The parenting process in Syrian refugees: A grounded theory study

Fay Huntley, Rachel Calam, Fiona Ulph*, Aala El-Khani

*Corresponding author for this work

Research output: Contribution to journalArticlepeer-review

Abstract / Description of output

A key concern of peace psychology is to develop a robust evidence base that informs those working with groups who have experienced the impact of war and conflict (Cohrs et al., American Psychologist, 2013, 68, 590). With rates of refugees forcibly displaced now the highest on record the development of psychosocial interventions designed to promote well-being is essential (Hynie, Peace and Conflict: Journal of Peace Psychology, 2018, 24, 265; UNHCR, UNHCR projected global resettlement needs, 2020). This is highly relevant for refugee parents who must parent through multiple adversities and transitions. Effective parenting is an important protective factor for the psychological functioning of refugee children. The design of support for families, to be available during displacement and the integration process, is essential because inclusion and participation in new settings Syrian refugee parenting through transition; from being forced to leave Syria to eventually being resettled in the U.K. In-depth interviews with six professionals who worked with refugee parents and six Syrian refugee parents were conducted and analyzed. Secondary data with narratives from three Syrian parents and transcripts from a parent focus group of nine parents were analyzed. We theorized an active process of resilient parenting in recovery. The process comprised of three phases: Contracting, reforming, and moving forward. Parents moved between phases at different points in their journey. A core role for language was identified. The findings suggest that the development and use of resilience-based narratives may be helpful. This would represent a relatively resource-light intervention to support parental capacity.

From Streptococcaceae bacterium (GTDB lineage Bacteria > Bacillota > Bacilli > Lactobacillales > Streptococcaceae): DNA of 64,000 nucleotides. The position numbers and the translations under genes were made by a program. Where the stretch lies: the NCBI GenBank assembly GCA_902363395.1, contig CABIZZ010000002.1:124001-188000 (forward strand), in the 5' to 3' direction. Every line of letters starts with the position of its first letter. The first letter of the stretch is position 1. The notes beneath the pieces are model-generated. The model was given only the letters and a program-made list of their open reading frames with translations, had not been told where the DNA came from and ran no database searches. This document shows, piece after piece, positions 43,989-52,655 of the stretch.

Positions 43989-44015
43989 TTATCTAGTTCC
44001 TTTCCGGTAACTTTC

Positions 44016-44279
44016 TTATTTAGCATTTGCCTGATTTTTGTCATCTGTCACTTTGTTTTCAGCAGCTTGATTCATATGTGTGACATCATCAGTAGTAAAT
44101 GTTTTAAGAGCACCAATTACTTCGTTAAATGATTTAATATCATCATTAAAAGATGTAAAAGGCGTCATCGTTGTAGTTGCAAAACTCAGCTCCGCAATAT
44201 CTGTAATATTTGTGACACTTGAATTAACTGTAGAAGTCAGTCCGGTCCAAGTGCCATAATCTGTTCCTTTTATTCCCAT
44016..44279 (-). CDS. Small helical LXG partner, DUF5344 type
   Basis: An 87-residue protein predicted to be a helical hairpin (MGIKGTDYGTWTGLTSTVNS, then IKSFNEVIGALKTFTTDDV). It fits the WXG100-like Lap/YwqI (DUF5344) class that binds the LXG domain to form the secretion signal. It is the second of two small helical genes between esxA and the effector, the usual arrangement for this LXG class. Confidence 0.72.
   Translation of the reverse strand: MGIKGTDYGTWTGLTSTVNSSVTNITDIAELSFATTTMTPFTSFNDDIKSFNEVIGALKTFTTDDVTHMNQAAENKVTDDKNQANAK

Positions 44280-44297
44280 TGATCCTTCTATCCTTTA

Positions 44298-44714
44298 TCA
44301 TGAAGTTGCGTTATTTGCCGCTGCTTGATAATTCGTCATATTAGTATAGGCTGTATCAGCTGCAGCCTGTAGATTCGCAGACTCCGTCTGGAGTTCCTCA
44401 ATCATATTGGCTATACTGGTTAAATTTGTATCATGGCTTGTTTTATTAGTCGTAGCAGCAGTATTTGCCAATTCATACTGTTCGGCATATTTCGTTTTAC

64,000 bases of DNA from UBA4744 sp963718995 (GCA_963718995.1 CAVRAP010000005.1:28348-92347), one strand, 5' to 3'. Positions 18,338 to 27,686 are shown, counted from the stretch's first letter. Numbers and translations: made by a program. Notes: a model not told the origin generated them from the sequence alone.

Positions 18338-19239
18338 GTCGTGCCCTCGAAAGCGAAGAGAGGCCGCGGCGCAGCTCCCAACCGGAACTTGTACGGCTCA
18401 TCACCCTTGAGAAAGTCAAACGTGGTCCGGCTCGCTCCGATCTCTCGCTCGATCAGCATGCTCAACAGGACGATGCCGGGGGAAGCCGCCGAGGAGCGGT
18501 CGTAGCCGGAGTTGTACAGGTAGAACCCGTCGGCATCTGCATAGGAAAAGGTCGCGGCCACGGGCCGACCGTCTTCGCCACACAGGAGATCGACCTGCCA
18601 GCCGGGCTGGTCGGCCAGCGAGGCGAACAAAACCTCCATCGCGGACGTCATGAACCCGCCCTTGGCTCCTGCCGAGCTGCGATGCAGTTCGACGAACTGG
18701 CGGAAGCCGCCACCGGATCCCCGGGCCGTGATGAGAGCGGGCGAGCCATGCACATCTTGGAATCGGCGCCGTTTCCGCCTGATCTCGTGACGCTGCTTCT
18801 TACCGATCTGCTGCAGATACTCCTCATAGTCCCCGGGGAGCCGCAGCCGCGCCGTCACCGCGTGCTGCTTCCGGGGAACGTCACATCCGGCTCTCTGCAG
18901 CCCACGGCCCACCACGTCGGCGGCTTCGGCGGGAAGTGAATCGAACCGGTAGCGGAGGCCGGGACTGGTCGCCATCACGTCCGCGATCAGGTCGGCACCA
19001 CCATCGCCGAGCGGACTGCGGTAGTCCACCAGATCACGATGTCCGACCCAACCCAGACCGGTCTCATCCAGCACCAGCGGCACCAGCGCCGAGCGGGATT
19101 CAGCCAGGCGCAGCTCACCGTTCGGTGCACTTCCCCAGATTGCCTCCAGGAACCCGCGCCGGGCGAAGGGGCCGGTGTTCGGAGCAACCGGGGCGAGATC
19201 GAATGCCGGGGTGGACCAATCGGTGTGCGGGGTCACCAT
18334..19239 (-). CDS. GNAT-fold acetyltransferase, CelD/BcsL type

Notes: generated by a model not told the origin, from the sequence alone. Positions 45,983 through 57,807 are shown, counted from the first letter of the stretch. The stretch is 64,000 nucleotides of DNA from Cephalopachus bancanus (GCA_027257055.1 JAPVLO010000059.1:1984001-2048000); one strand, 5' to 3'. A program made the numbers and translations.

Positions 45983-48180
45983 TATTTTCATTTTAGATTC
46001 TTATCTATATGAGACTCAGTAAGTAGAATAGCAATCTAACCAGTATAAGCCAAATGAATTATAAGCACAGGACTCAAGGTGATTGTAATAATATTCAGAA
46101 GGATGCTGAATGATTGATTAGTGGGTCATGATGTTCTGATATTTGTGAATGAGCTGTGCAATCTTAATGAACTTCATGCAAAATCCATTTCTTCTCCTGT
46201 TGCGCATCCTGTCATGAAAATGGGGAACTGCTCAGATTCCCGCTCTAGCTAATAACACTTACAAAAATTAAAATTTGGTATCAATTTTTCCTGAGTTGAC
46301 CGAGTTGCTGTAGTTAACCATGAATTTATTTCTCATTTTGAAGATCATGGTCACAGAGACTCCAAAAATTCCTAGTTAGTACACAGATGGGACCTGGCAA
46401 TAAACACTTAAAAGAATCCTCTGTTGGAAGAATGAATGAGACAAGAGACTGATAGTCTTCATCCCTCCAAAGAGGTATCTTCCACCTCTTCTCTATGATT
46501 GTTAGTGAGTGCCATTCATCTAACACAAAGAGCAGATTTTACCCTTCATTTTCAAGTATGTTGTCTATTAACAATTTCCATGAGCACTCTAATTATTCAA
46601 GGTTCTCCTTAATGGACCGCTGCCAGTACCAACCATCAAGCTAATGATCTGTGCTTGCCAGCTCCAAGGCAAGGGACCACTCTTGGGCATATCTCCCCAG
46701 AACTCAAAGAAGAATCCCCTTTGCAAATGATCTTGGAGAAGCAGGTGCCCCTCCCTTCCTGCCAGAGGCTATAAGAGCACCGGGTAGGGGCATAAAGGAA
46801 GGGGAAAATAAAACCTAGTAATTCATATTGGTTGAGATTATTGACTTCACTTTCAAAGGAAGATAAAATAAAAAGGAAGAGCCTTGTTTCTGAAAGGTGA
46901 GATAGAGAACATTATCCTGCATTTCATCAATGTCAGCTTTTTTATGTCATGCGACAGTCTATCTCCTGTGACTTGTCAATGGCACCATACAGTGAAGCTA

Original languageEnglish
Pages (from-to)67-80
Number of pages14
JournalPeace and Conflict: Journal of Peace Psychology
Volume27
Issue number1
DOIs
Publication statusPublished - 1 Feb 2021

Keywords / Materials (for Non-textual outputs)

  • refugee parenting
  • grounded theory
  • parenting process
  • resilience
  • language

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